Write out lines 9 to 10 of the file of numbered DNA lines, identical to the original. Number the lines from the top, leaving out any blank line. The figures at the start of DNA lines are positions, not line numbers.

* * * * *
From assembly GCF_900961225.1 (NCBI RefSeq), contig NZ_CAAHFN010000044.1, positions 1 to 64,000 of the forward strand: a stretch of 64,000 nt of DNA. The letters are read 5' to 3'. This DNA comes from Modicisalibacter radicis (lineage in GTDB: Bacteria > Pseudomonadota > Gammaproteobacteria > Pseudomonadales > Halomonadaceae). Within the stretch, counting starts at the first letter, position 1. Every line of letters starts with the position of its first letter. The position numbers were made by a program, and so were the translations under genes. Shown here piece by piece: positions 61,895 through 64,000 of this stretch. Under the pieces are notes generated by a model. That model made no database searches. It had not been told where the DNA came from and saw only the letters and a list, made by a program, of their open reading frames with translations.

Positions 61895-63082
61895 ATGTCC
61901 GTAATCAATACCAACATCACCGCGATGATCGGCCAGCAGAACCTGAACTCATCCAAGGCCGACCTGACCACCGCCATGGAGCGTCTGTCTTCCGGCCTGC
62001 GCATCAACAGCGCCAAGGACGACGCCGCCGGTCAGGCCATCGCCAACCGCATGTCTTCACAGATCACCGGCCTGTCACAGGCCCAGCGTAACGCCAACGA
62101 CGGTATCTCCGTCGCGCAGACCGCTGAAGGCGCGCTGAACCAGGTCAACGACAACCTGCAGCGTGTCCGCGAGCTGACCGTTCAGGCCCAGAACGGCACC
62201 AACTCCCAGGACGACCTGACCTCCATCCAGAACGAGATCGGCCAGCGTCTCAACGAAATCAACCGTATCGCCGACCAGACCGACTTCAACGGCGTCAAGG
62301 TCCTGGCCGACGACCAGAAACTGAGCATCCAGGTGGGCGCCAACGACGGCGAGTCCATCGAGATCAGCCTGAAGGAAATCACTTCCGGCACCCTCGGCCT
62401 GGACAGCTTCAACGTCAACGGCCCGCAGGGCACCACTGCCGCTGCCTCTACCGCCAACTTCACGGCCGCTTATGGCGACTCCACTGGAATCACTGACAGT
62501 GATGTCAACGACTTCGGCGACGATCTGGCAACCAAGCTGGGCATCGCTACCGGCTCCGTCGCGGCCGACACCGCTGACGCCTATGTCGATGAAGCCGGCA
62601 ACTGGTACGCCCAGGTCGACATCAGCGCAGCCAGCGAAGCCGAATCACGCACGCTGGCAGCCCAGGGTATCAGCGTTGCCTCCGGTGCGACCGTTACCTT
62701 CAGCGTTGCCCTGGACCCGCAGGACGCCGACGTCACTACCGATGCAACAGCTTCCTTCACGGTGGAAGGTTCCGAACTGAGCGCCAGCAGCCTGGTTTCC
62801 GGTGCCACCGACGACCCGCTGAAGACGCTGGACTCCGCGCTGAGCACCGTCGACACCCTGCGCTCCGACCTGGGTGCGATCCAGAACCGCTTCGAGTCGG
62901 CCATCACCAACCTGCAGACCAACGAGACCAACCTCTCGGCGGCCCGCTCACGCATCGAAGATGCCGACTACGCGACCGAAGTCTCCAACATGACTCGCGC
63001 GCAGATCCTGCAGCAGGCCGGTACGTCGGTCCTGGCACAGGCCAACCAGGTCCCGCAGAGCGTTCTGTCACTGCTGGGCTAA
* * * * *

62401 GGACAGCTTCAACGTCAACGGCCCGCAGGGCACCACTGCCGCTGCCTCTACCGCCAACTTCACGGCCGCTTATGGCGACTCCACTGGAATCACTGACAGT
62501 GATGTCAACGACTTCGGCGACGATCTGGCAACCAAGCTGGGCATCGCTACCGGCTCCGTCGCGGCCGACACCGCTGACGCCTATGTCGATGAAGCCGGCA